Getting a Plant to Flower
While we cannot control things like age or weather, we can fix factors such as light, fertilizer, and pruning.
For example, if your plant is not blooming because it is not getting enough light, you can simply move it to a more appropriate location.
If too much nitrogen is to blame, back off fertilizing and wash away excess nitrogen by soaking the plant with water. Then resume fertilizing with a bloom-boosting fertilizer that increases phosphorus.
Learning how and when to prune plants will not only keep them healthy and attractive but will also prevent bud formation from being disturbed.
While it can no doubt be disconcerting when a plant is not blooming, a little patience may be in order, especially when Mother Nature is to blame. Otherwise, becoming familiar with the most common causes that inhibit flowering can help with alleviating any future problems.
It gets all the votes at Christmas for its bracts and foliage match the colors of the party: red and green.
But poinsettia also comes in many other hues and can hold its rank in decorating our homes all year round!
Poinsettia, or “Christmas star”, invades garden stores like gremlins when the end-of-year feasts come nigh. It owes this to its colored bracts that surround the flowers. Red bracts are most common, but there are cultivars that are pink, salmon orange, yellow, cream, white, mottled, all with bright green leaves in the background.
Poinsettia grows in the wild in Mexico where it easily caps off at six feet (two meters) tall. In more temperate climates, it grows much smaller, even sometimes dwarfish, which is ideal to decorate tables.
Don’t throw your poinsettia away!
Too often, poinsettia has a sad fate once the party is over… and ends up in the trash (or, slightly better, the compost pile…)! After the blooming, simply place it in a cool room and give it water at regular intervals. At the end of spring, reduce watering. When the leaves start falling off, the plant is entering its dormant phase. When this occurs, let the soil dry up completely for a month. At the end of this phase, cut it back quite short, 4 inches (10 cm), and water to trigger the vegetation phase. Place it then in a warm spot.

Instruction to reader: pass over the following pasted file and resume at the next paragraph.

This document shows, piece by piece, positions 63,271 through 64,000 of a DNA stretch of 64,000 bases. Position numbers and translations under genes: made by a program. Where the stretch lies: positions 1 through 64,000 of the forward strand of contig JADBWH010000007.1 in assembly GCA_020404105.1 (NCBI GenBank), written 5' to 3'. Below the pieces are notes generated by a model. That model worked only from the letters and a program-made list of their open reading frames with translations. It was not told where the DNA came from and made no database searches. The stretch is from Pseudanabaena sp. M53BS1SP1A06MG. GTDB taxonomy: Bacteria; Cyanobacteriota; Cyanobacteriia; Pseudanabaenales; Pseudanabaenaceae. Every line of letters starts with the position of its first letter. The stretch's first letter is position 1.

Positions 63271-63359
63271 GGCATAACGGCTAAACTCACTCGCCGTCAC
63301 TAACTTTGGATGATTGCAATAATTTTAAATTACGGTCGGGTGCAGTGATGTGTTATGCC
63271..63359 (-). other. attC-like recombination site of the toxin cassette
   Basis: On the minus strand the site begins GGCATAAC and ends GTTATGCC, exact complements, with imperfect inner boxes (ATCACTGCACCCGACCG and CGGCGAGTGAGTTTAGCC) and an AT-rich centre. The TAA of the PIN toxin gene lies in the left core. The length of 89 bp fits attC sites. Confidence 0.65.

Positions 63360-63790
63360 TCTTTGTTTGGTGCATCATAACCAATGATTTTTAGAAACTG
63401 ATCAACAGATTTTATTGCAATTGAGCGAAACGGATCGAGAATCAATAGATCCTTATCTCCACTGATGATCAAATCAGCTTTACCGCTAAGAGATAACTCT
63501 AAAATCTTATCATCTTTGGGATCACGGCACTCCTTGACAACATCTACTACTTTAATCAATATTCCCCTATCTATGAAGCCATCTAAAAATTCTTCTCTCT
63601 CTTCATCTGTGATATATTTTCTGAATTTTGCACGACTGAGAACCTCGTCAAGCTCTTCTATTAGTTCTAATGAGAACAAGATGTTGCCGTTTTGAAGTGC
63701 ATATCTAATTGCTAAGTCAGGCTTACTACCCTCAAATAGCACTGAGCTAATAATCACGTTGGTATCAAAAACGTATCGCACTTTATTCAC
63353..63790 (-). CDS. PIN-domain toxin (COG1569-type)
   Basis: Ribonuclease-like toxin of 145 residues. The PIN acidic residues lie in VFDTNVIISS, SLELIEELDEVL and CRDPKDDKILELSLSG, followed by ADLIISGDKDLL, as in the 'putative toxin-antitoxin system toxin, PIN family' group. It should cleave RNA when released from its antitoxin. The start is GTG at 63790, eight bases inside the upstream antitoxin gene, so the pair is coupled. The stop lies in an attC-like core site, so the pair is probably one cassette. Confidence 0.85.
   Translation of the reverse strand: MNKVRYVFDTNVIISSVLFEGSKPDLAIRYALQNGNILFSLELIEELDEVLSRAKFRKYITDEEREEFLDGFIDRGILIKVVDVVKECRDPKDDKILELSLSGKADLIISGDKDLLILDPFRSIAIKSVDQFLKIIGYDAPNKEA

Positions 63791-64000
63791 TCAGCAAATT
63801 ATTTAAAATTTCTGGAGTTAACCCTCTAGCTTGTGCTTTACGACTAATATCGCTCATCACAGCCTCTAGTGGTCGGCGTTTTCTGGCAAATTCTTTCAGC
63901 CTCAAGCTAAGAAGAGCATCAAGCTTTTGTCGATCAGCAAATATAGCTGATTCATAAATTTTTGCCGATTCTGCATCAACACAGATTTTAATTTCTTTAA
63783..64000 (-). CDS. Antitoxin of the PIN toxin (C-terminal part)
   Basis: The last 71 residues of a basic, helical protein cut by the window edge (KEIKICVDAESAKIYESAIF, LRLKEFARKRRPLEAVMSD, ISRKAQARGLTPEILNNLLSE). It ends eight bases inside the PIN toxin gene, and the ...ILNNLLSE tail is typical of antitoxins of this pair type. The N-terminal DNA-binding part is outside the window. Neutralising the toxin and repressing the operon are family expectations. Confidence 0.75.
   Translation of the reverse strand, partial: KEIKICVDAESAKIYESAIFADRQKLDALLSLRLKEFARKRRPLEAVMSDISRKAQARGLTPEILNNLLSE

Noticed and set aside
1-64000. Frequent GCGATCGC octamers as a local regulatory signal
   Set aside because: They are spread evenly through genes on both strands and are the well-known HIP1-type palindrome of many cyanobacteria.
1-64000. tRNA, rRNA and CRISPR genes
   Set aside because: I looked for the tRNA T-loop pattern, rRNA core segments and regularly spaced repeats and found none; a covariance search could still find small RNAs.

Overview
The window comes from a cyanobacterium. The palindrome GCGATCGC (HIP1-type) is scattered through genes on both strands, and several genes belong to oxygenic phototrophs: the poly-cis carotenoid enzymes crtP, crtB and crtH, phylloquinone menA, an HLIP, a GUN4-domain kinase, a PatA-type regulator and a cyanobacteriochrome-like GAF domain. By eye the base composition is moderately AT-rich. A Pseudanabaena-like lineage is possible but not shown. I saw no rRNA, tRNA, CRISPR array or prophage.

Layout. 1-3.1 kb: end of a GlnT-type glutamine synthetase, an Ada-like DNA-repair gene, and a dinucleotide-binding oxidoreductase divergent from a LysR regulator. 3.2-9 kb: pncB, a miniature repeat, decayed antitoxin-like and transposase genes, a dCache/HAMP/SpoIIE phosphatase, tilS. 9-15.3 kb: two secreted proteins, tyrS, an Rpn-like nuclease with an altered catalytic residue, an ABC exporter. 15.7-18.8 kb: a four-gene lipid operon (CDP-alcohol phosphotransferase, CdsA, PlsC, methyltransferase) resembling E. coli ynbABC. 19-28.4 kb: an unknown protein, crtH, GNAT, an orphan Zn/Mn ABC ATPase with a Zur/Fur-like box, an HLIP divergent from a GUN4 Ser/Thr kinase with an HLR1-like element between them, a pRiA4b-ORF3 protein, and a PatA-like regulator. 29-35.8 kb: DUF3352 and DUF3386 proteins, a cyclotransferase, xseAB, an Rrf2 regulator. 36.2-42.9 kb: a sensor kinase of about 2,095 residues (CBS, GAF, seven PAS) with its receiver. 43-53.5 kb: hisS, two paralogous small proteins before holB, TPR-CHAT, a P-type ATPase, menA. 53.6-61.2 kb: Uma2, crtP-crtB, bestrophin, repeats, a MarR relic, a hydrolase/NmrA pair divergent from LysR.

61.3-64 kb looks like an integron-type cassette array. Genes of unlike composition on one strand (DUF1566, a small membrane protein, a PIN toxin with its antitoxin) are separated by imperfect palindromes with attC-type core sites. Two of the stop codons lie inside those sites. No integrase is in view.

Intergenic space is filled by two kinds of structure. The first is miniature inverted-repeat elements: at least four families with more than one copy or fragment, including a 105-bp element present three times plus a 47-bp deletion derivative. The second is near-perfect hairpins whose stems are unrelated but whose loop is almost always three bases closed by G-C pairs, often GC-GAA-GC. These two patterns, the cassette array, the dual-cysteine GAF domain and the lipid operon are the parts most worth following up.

Poinsettia appreciates surrounding temperature between 60 and 74°F (15 and 23°C) while avoiding hot, dry air and drafts. Proper moisture must be ensured (immerse the pot in water at room temperature, without ever letting water accumulate in the saucer) and a lot of light. You can bring the plant outdoors between May and September and feed it fertilizer over the summer.
How to make poinsettia red again
The challenge is to make the poinsettia bracts turn red again for the second Christmas in a row! These colored leaves only appear during days with the shortest daylight hours. To make them turn red, you need to restrain exposure to light. As early as September, place it in a room that is exclusively lit up by natural light, and check that it stays in complete darkness for 14 hours on a 24 hour day. Do this for eight weeks!
Another solution is to stash your plant in a closet every day from 6 pm till 8 am the next morning… or cover it with a carton box for that span of time. Once the eight weeks are over, treat your poinsettia normally again. At night, let it sleep at a temperature of 60 to 65°F (15 to 18°C). And it will flower again – hopefully! – at Christmas.
- Gardening: tips and guidance on caring for poinsettia
Credits for images shared to Nature & Garden (all edits by Gaspard Lorthiois):
Red poinsettia growing in a pot by Andreas Lischka under license
Pink poinsettia blooms by Peggy und Marco Lachmann-Anke under license
Many people receive plants for Christmas, but are not sure how to care for them. Three varieties that are often given as presents are the ever-popular, but most frequently killed, Poinsettia, the “kinda boring after they flower” Amaryllis, and the “How do I get this thing to bloom again?” Christmas Cactus.
Each of these plants requires a rest period or special growing conditions to stimulate new flowers. They also require a little extra care over most other houseplants.
If you are like me, however, you are always ready for a challenge when it comes to making something grow where it shouldn’t.
The Poinsettia is most often associated with Christmas. Thousands are sold every year and, like so many goldfish, thousands end up in the trash can by the middle of January. Keeping a Poinsettia alive until next year may not be worth the effort, since a new one does not cost that much. Another reason is that they never look as good the second year as a new one that you can purchase the next year.